It seems to me that the prodigious intellectual output of India during the Vedic period had given way to near-intellectual bankruptcy around 10BC. The chief culprit that destroyed India’s intellectual depth, I would say, was an increasingly rigid and unforgiving caste system, which had a side-effect of compartmentalizing knowledge and denying a first-class education to all (incidentally making Sanskrit effectively a court language and sealing its fate by making it incomprehensible to the masses, and as a third-order effect creating India’s modern tower of Babel). A rise in superstition and ritual mirrored the decline in education, as cows became ‘holy,’ temples became richer and rituals more elaborate. Brave and occasionally successful attempts to present alternatives to this dysfunctional society would abound in the next 500 years (starting with the Siddhartha Gautama and leading up to the Bhakti Movement and the Sikh gurus) but they had little impact on the majority of India’s Hindus who returned to worshipping rats and snakes, believing in Karma and generally accepting their lot in life.
And in a few hundred years much of India would come under Mughal rule, and (Akbar’s catholicism in religious matters notwithstanding) her history would roughly mirror those of other Islamic empires: people-rich empires (rich enough in people and uncaring enough of talent, it is said, that Shah Jahan had the hands of the creators of the Taj Mahal cut off that they may never recreate its wonder again) turning out intricate works of art, craft and clothing; but ignorant of the European renaissance and the rumblings of scientific enquiry emanating from the West, blissfully unaware that their ignorance of these would soon prove their downfall.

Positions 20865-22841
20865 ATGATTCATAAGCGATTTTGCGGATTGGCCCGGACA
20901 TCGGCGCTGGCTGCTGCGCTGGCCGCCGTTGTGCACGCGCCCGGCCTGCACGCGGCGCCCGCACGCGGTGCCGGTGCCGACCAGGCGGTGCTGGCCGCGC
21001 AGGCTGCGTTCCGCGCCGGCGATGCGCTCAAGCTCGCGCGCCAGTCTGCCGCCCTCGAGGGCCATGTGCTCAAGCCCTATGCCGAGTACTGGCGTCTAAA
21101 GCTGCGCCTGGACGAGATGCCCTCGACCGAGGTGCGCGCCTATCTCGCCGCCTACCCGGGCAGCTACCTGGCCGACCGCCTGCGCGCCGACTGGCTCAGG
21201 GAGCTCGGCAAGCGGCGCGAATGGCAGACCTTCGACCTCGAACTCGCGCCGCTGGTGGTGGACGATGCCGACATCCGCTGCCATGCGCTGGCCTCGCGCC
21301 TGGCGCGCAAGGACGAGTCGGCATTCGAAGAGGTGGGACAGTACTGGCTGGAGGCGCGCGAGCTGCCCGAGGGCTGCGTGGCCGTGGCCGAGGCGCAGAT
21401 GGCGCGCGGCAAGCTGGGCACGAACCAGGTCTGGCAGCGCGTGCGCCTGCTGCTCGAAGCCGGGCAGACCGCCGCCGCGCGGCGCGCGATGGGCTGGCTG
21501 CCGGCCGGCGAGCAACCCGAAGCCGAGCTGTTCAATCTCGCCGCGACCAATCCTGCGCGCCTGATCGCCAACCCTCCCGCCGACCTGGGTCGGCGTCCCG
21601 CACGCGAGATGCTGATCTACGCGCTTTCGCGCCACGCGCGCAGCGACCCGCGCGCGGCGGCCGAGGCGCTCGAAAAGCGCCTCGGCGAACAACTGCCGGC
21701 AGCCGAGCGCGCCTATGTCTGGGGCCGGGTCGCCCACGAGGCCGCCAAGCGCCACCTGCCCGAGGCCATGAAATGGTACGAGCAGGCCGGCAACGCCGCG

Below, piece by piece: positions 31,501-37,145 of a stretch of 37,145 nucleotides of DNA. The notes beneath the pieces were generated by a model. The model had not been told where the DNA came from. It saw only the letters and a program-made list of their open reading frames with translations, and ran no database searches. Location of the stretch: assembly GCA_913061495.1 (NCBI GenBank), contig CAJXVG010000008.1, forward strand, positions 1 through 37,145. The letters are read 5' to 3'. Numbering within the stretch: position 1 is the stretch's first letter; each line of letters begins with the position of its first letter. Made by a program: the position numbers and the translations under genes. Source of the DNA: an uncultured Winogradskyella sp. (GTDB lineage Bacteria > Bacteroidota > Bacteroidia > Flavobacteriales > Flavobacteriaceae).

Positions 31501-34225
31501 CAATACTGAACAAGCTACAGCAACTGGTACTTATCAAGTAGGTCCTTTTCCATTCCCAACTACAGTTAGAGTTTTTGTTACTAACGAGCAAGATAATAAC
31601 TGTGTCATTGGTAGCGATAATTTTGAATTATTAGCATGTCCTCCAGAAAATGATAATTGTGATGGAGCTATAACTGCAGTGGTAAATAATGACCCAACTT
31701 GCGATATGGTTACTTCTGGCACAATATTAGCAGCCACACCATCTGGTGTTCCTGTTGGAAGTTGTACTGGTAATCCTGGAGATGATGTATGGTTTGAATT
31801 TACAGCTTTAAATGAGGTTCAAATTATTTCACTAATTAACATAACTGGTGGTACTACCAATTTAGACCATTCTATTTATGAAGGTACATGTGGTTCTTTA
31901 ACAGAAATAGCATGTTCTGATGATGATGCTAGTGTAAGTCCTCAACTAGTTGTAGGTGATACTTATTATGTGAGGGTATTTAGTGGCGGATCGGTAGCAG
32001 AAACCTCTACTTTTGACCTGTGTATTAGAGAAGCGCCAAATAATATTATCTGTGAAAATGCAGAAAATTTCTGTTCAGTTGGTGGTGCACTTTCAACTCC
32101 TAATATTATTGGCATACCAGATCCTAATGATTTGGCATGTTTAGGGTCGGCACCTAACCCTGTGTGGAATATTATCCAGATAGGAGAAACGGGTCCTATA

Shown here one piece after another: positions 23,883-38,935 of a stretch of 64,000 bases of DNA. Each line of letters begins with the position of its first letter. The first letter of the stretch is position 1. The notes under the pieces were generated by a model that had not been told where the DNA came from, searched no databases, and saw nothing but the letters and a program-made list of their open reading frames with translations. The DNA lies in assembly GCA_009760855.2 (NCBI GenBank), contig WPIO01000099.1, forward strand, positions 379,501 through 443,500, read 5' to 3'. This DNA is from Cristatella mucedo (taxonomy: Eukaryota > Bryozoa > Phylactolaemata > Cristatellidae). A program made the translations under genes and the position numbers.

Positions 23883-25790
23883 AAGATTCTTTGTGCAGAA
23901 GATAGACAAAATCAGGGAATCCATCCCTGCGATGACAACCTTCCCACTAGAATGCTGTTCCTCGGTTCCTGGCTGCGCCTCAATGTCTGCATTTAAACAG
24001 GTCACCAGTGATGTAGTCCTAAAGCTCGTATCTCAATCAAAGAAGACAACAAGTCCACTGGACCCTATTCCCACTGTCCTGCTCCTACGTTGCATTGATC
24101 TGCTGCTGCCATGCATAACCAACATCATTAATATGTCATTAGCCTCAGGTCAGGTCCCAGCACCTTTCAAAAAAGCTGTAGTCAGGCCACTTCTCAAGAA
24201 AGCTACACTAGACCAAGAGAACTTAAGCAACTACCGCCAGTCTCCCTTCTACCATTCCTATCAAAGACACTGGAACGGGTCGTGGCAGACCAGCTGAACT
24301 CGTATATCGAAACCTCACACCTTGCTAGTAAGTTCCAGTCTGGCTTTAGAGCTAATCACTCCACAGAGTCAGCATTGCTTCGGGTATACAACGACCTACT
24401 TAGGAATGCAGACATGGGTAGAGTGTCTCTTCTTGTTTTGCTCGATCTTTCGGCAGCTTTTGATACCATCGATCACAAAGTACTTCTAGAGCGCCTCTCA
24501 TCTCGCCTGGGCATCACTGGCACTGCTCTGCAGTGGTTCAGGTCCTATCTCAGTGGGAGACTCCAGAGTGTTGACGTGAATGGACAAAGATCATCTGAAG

Yes, as the good Professor argues, Indian had achieved a high level of intellectual achievement at a time when most Europeans were in bearskins. What to me matters more is that Europe came out of her dark ages and saw a continent-wide Renaissance that it followed up with a scientific and industrial revolution. Whereas India never thought of herself as being in one and as a result various renaissance movements (Mahatma Phule, the Brahmo Samaj, Periyar) had extremely limited effect, even socially.
It is no wonder the Vedic period is unfailingly eulogised by traditionalists who then blithely ignore the rot that set into India in subsequent years. Perhaps the most telling fact about this loss is that it became necessary for Amartya Sen to write his essays to help his countrymen ‘rediscover’ these ideals in the first place.
It’s the cover-up that gets you, not the screw-up. IIPM are about to find that out first-hand. Overselling (or tooting one’s horn for that matter) isn’t a crime, but the fine b-school academics over at the sue-happy institute should perhaps have been new-age enough to read The Cluetrain Manifesto and realize that rubbish threats (like these fine bits of public discourse involving toilets and molotov cocktails, archived here) do more harm than good.
I’m sorry I didn’t find out about this sooner, because I really have little to add to the sea of posts this has already generated. All I’ll say is IIPM’s antics were excellent entertainment (and fodder for many jokes) up to the point that people started quitting their jobs because of threats of portable computer immolation (!). I’m still waiting to see how this’ll pan out — and when someone at IIPM will realize that a high-profile court case involving a ridiculous sum of money will give them far more of the spotlight than they really wanted.